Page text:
Keeping your Millennials Happy in the Workplace
Businesses get ready! By the year 2030 millennials will be around 75% of your workforce. This new workforce is the most ambitious yet, so keeping hold of them and keeping them happy is a fresh new challenge for business owners.
The term millennials refer to the generation of people born between the early 1980s and 1990s. They may have grown up not knowing what a koosh ball, slide rule or a laser disc was and they may have never experienced a world without internet, sat nav or social media.
A number of surveys on the millennial workforce have been conducted recently and the output of these is all very similar. The core findings are that millennials tend to not want to stay in jobs for longer than a year before looking elsewhere and they want to work for an organisation where they really feel like they belong. Although I’m sure there are a number of exceptions to this, it is a common theme with millennial workers and this frequent employee turnover is getting extremely costly to businesses.
Being born in the very early 1980’s, I am both a millennial and a business leader, so I’d like to offer some insight. I don’t believe that a table tennis table, PlayStation or beer fridge in the office is going to help with millennial retention. Whilst they might be fun, the real connection for a millennial to their employer has to be much deeper than this. Sorry to all who have recently kitted out their offices like Googleplex in Silicon Valley.
Core business values and culture is hugely important to millennials. I recall an interview I did recently with a guy who was much younger than me and it felt like I was the one being interviewed. I was grilled on the company values, ethos and existing workforce. It really felt like the interviewee was choosing us, not us choosing him.
Technology is very important to millennials also. Growing up with it, means they are typically very good users of tech and expect companies to keep their technology up to date. Surprisingly, a number of companies still have archaic process and procedures on mobile phone usage, complete bans from social media on company internet and no real remote or flexible working policies.
Here are three top tips to help with millennial retention:
Company culture really does matter
Good company culture and ethos attracts better talent and retains that talent. When staff feel a connection to the company they work for, they tend to stay longer. Creating a good culture can be difficult, and it often gets diluted as the company grows. If you get this part right however, you will have much better staff retention and a happier, more productive workforce. This is a really broad area on its own, so watch this space for future thoughts on developing and communicating a great company culture.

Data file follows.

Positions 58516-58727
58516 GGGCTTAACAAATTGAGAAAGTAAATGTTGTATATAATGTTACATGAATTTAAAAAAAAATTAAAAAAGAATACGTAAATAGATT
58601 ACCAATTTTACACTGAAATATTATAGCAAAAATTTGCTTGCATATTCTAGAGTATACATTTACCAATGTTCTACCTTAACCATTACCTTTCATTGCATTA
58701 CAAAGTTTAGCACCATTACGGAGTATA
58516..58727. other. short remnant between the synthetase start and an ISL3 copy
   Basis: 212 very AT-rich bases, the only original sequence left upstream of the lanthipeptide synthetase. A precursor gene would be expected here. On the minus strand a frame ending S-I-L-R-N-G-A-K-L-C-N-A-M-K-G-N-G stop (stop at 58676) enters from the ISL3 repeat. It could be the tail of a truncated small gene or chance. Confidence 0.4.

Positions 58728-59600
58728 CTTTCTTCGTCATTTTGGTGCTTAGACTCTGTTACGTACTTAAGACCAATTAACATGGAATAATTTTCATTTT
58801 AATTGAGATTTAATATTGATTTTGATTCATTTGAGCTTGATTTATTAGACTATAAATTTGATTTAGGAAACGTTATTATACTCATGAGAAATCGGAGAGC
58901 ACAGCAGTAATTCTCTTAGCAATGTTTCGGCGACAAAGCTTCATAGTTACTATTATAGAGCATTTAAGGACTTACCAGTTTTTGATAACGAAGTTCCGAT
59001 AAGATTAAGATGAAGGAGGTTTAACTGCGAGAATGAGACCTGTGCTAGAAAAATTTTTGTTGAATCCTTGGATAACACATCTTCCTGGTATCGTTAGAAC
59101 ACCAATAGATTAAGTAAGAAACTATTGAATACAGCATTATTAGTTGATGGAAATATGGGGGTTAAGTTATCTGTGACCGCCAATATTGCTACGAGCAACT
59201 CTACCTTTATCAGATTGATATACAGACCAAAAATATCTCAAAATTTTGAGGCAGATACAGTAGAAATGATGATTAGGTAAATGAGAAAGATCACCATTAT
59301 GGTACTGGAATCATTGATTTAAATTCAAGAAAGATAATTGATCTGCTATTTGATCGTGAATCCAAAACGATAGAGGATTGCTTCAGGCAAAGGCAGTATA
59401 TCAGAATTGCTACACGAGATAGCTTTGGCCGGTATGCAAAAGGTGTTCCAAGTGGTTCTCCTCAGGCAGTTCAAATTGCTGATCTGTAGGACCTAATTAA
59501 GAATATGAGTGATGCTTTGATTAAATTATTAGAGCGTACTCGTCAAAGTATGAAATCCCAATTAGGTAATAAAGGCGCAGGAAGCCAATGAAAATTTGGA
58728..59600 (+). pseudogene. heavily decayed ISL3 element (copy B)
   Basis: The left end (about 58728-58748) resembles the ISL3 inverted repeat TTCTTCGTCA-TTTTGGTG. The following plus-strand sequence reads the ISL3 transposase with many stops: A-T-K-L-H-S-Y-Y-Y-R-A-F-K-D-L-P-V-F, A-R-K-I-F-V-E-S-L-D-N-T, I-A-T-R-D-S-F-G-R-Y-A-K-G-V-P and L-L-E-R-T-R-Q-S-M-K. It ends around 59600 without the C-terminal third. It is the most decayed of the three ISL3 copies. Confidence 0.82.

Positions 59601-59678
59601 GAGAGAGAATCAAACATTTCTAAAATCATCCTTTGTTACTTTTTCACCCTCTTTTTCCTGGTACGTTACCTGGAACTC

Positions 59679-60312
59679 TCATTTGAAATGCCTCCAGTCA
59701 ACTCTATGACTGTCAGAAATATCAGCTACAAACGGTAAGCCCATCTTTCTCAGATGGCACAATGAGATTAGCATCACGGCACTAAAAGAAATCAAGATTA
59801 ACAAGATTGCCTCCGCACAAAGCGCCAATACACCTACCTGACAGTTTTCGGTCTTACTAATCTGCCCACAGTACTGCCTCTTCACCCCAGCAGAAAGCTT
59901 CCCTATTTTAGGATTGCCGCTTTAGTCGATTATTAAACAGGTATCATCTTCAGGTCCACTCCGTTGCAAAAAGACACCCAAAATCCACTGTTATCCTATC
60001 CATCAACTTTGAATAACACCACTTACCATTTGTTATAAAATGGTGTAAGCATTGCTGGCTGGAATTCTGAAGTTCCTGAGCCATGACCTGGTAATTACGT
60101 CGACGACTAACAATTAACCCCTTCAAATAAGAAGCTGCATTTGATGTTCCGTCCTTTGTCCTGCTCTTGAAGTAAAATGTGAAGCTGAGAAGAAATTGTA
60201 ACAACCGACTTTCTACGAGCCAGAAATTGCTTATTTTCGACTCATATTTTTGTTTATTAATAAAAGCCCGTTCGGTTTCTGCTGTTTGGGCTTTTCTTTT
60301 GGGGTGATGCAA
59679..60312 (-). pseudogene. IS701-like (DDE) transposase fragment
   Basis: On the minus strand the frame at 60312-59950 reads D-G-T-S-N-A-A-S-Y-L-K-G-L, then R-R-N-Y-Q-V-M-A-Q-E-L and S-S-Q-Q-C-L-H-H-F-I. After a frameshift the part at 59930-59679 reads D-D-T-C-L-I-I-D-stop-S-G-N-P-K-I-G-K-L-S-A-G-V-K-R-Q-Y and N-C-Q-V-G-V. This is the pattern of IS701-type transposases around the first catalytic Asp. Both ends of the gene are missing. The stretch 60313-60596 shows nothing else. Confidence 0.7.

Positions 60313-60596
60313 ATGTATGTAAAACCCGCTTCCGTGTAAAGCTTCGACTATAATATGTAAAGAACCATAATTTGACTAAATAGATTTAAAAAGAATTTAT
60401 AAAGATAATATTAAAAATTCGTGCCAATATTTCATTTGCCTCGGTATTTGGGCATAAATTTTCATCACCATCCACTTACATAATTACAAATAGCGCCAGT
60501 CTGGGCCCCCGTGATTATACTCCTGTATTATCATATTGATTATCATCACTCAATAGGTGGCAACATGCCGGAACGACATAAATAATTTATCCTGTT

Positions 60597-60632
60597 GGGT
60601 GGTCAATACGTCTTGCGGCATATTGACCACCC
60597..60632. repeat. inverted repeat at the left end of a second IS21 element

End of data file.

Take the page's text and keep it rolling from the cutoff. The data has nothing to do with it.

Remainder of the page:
Promote from within
By showing your younger workforce that there is a ‘promote from within’ culture in your organisation, the carrot dangling of there being room to grow and develop can help keep hold of employees longer and offer longer term opportunity.
Don’t recruit externally unless you really have to. Promoting an employee from within your business can be cheaper than recruiting externally. If you have a culture of bringing people in externally for senior positions, ask yourself why and look to see how you can upskill your existing workforce to fill these roles in the future.
Also, think about different roles for people. Some of the best commercial team members I have worked with originated from the engineering teams.
Invest in new technology
Technology will help your employees be more productive and millennials expect to have up to date technology in the workplace. Provide them with the technology to help them do their jobs better and be more efficient.
Ensure you have mobile phone and internet usage policies that enable them to keep in touch with friends and their social feeds, but doesn’t hinder productivity. If you want you can use technology to manage your employees’ internet use and allow access only over break times and restrict access to specific websites or categories, but think carefully about not restricting your team too much.
Reading back these points above, I ask myself, is this much different to what most employees across all generations want from an organisation? Good company culture, room to grow and technology to make your working day more productive? I don’t think so. All good business leaders will tell you it is the basics that matter. These are some of the basics.
Aura Technology is based in London and the South and provides technology solutions to mid-market business employing a number of millennials in a variety of senior roles.